Friday, December 16, 2011

A Gift for the Naughty: Oreo "Coal"

While I was a little hesitant at first, I have become a full-fledged Pinterest convert.  It allows you to organize the internet into neat little folders, and is impressively addictive.  If you aren't familiar with it, check it out for yourself.  I won't waste time describing it because it's one of those things that you just have to play around with to really understand.

I've spent most of my time perusing other peoples boards for recipes, naturally, and came across this sinful, simple oreo bar that conveniently looks like coal.  Dessert that looks like coal?  Christmas time?  I think you see where I'm going with this.

For my work folks, I made homemade granola and these bars and put them in little bags and went around asking folks, "Naughty or Nice?"  Nice folks ended up with granola, and naughty got the coal (Hehe).  The only weird part was when students got wind of it and came to my office to say, "Hey.  I've been naughty."  I may have to rethink this process...

No Bake Oreo bars (adapted from Sweet Peas Kitchen)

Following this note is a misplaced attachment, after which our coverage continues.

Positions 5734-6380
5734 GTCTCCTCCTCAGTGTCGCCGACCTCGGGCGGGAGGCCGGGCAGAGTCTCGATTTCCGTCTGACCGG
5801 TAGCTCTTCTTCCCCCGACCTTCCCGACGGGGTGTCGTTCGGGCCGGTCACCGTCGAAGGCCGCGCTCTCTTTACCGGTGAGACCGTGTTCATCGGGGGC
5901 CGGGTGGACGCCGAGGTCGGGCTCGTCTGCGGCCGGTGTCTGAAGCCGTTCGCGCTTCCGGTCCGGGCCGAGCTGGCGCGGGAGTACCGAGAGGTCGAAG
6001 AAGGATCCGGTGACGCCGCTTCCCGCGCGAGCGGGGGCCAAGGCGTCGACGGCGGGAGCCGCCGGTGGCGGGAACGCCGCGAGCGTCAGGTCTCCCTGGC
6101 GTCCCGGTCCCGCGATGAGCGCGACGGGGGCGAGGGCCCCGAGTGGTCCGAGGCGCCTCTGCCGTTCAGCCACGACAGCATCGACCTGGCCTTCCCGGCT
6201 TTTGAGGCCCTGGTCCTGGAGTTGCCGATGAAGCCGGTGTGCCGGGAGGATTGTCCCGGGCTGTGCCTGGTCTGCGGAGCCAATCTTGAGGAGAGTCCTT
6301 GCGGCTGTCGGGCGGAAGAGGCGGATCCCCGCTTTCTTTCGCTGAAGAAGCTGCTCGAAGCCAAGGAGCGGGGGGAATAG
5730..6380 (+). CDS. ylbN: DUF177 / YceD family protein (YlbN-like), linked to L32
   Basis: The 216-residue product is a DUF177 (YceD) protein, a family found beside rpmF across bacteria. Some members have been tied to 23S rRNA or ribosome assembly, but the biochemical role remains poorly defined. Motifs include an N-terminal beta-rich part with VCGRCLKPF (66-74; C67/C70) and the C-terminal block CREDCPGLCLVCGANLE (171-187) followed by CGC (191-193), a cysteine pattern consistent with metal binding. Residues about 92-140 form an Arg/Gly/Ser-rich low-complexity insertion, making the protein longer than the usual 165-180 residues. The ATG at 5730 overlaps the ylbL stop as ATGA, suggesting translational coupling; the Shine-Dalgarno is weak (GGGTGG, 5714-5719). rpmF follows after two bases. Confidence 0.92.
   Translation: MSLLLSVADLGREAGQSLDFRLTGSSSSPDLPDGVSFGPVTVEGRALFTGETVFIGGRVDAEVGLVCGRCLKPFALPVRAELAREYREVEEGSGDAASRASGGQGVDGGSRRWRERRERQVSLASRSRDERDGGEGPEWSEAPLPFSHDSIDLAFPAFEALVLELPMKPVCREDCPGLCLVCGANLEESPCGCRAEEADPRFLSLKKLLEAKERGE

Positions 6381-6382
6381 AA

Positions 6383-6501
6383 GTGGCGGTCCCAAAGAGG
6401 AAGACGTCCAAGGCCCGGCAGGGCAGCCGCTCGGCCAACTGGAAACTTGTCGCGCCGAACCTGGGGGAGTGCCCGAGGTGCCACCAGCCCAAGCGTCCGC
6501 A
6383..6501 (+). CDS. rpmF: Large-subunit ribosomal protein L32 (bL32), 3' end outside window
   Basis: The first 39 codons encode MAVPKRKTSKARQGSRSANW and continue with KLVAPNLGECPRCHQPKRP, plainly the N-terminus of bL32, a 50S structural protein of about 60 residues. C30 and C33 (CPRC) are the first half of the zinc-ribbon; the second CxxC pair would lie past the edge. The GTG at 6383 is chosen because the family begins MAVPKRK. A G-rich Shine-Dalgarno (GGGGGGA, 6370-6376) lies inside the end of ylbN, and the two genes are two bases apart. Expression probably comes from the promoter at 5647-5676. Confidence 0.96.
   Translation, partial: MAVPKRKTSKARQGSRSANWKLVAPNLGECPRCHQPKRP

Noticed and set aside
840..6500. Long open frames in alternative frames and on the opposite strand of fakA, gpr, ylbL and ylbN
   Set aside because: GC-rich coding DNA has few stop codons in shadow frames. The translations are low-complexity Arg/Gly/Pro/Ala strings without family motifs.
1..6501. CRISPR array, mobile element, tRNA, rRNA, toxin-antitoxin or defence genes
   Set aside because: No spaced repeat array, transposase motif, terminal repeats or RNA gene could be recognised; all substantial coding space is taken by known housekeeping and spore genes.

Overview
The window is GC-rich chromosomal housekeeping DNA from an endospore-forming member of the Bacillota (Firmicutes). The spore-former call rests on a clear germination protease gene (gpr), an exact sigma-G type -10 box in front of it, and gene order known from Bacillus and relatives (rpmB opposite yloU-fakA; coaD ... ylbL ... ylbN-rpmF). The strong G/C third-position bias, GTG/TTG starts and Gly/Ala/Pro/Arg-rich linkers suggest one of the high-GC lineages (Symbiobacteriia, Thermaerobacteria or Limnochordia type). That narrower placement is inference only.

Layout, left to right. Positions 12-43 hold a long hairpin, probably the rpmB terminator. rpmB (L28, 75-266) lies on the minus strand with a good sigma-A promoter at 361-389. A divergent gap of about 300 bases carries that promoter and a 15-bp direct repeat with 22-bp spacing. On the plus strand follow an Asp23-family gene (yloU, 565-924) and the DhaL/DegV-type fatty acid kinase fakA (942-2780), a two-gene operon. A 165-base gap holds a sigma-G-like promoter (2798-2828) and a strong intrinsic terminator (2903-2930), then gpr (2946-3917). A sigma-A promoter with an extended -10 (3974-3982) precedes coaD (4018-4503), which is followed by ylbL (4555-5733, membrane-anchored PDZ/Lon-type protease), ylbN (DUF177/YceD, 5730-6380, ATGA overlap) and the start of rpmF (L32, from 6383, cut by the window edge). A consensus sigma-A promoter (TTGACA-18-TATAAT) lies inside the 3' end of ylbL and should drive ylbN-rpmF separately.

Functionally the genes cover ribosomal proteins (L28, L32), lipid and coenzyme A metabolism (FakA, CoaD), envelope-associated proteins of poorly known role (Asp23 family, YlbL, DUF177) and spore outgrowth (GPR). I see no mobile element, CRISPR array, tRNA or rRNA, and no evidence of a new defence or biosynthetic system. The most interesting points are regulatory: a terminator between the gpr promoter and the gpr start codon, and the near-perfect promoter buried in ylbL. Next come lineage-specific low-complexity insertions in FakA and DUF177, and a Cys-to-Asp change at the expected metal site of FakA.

2 16 ounce packages Oreo cookies
10 cups small marshmallows
8 tbsp Bummel and Brown yogurt butter

Line a 9 x 14 baking dish with parchment paper.  In the bowl of a food processor fitted with metal blade, pulse Oreos until ground. In a microwave safe bowl, melt butter and marshmallows for about 2 minutes until puffed. Pour marshmallow/butter mixture into the Oreo crumbs and stir until fully incorporated. Pour into the prepared baking dish and let set up for 10 minutes.  Cut bars to desired size and enjoy!

Wednesday, December 14, 2011

Cheese stuffed mushrooms, two ways

Let me start by saying I loooove mushrooms.  Love.  Them.  Let me also say that this photograph is not doing the deliciousness in that pan justice.  Someday, perhaps I'll upgrade from my iPhone camera, but for now, you'll just have to take my word for it.

I made these mushrooms for a potluck with my rockin' book club, and I think they turned out pretty tasty.  What I love about them for a potluck dish is that they can be stuffed a day ahead and baked in the oven right before serving, or can be stuffed in a hurry when you get back late from shopping, in about 10 minutes so that you still make it on time.